Students mind their manners at dining etiquette luncheon

Karen Mallett, an etiquette expert, teaches students and faculty how to navigate the proper manners for eating, conversation and first impressions during a four-course meal

A proper table setting displayed at the dining etiquette luncheon in the student union building at Dalhousie.

Nothing quite sets our nerves-a-jitter and fills our hearts with apprehension the way a so-called "casual" business luncheon does.

Any number of things could go wrong, the worst of which is messing up an interview question. There might be a spill to contend with, a potential sea of cutlery to navigate, or an endless array of table manner offences to commit.

"Sometimes we make mistakes," says Karen Mallett, president and CEO of Civility Works, a company based out of Winnipeg, which provides etiquette and civility training programs to a variety of organizations across Canada.

"It's not about being better, or being perfect, or having everyone look at you and go, ‘Oh, look at the way that lady holds her fork.' People don't really care about that," says Mallett. "They do care that you smile and shake hands... they want you to make them feel welcome."

Karen Mallett's top five tips for a lunch/dinner interview:

  1. Be on time. People are late, it happens, but do not be late for an interview.
  2. Do not ask questions before your interview like, "My mom's coming to pick me up after, what time do you think we'll be done?"
  3. Be dressed respectfully, in business attire.
  4. Be able to shake hands, make eye contact, smile, and introduce yourself.
  5. Wait for direction. Don't just sit down.

And the one thing you should never do?

"Correct people or argue," says Mallett. "I'm not saying not to have an opinion, I'm very opinionated, but I don't need to win and I don't need to make anyone feel uncomfortable."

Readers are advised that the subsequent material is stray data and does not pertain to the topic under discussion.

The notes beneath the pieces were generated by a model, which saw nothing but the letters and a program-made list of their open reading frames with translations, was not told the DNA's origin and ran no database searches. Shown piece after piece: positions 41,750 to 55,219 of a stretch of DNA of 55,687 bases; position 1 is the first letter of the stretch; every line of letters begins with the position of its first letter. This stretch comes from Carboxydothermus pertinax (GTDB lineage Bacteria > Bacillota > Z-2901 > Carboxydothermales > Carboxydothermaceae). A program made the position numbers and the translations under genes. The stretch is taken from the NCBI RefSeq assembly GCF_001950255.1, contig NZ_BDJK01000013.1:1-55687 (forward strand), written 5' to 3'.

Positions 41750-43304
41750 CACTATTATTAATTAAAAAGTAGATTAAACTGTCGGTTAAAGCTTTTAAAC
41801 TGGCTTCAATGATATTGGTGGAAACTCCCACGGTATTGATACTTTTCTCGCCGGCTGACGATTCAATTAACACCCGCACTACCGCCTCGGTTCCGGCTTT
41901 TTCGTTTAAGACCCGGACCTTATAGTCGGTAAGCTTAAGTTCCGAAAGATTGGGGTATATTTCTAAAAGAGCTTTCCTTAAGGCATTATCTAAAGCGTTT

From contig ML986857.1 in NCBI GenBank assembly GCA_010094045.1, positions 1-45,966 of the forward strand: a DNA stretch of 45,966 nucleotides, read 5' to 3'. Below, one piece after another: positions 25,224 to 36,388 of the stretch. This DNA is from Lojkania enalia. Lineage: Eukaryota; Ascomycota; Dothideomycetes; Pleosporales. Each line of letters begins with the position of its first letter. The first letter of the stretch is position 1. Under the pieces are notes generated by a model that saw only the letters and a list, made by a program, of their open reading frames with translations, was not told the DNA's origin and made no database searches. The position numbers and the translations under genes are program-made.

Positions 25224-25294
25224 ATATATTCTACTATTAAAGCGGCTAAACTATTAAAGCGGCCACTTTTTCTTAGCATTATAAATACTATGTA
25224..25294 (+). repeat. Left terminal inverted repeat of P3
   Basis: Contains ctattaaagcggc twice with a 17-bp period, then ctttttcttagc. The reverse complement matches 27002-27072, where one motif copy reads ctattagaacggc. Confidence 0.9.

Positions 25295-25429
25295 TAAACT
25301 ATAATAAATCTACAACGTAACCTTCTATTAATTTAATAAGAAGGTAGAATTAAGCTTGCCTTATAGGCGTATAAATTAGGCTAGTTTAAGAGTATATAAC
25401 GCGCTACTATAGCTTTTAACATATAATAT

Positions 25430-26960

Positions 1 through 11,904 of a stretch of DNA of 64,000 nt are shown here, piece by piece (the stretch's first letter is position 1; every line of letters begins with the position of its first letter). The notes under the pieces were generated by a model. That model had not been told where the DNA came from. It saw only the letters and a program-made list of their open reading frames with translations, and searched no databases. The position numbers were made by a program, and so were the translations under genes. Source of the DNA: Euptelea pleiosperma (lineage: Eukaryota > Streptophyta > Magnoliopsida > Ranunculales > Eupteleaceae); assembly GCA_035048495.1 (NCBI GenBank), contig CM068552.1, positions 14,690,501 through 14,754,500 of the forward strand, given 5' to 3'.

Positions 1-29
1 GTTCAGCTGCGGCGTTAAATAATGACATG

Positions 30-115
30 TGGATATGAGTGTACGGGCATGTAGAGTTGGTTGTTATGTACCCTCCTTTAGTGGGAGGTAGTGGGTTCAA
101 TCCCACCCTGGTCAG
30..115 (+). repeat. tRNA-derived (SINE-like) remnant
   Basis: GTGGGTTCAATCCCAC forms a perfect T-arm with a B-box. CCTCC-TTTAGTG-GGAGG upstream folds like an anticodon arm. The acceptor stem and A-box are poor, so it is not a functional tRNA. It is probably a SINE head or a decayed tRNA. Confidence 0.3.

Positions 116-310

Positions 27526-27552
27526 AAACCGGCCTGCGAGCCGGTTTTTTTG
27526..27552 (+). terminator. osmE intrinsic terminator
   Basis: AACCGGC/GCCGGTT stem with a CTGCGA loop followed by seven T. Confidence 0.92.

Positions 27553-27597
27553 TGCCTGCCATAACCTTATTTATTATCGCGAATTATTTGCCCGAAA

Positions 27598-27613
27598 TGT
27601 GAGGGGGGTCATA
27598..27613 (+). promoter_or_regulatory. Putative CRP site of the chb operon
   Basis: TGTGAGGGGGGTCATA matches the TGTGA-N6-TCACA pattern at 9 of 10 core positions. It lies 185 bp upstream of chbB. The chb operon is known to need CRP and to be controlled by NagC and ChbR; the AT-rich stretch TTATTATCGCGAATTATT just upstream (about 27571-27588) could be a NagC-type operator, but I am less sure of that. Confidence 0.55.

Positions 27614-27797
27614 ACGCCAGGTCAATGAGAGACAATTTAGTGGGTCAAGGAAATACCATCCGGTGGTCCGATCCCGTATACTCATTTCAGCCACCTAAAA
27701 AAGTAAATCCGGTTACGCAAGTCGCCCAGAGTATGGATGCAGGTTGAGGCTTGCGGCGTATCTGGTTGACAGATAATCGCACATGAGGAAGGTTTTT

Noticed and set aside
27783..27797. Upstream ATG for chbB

The etiquette expert dolled out her advice to an audience of more than 150 students, staff, faculty and alumni yesterday in the student union building at Dalhousie University.

"With job interviews and dinners coming up at this time of the year, it's really important to brush up on your skills," says Sarah Mahaney, a first-year law student.

The event was sponsored by the Dalhousie Career Services Center, and is part of an ongoing series of career preparation events.

Mallett explained proper etiquette between servings of a four-course meal, which included a grape, shredded parmesan salad and pecan pie. Attendees learned everything from how to properly place utensils, to what comprises an inappropriate conversation, to how to deal with alcohol.

"You don't need to drink at lunch if people are not drinking," says Mallett. "Have you been to a staff Christmas party before? Not pretty."

In our modern day, where cellphones and Blackberries abound and the simple courtesy of a hand-written note is all but lost, the rules of etiquette are that much more important, says Mallett.

"This is not brain surgery," she says. "It's not something that you'll have to go to university for 20 years to learn, but if you don't learn it, the chances of you succeeding may be a little less."

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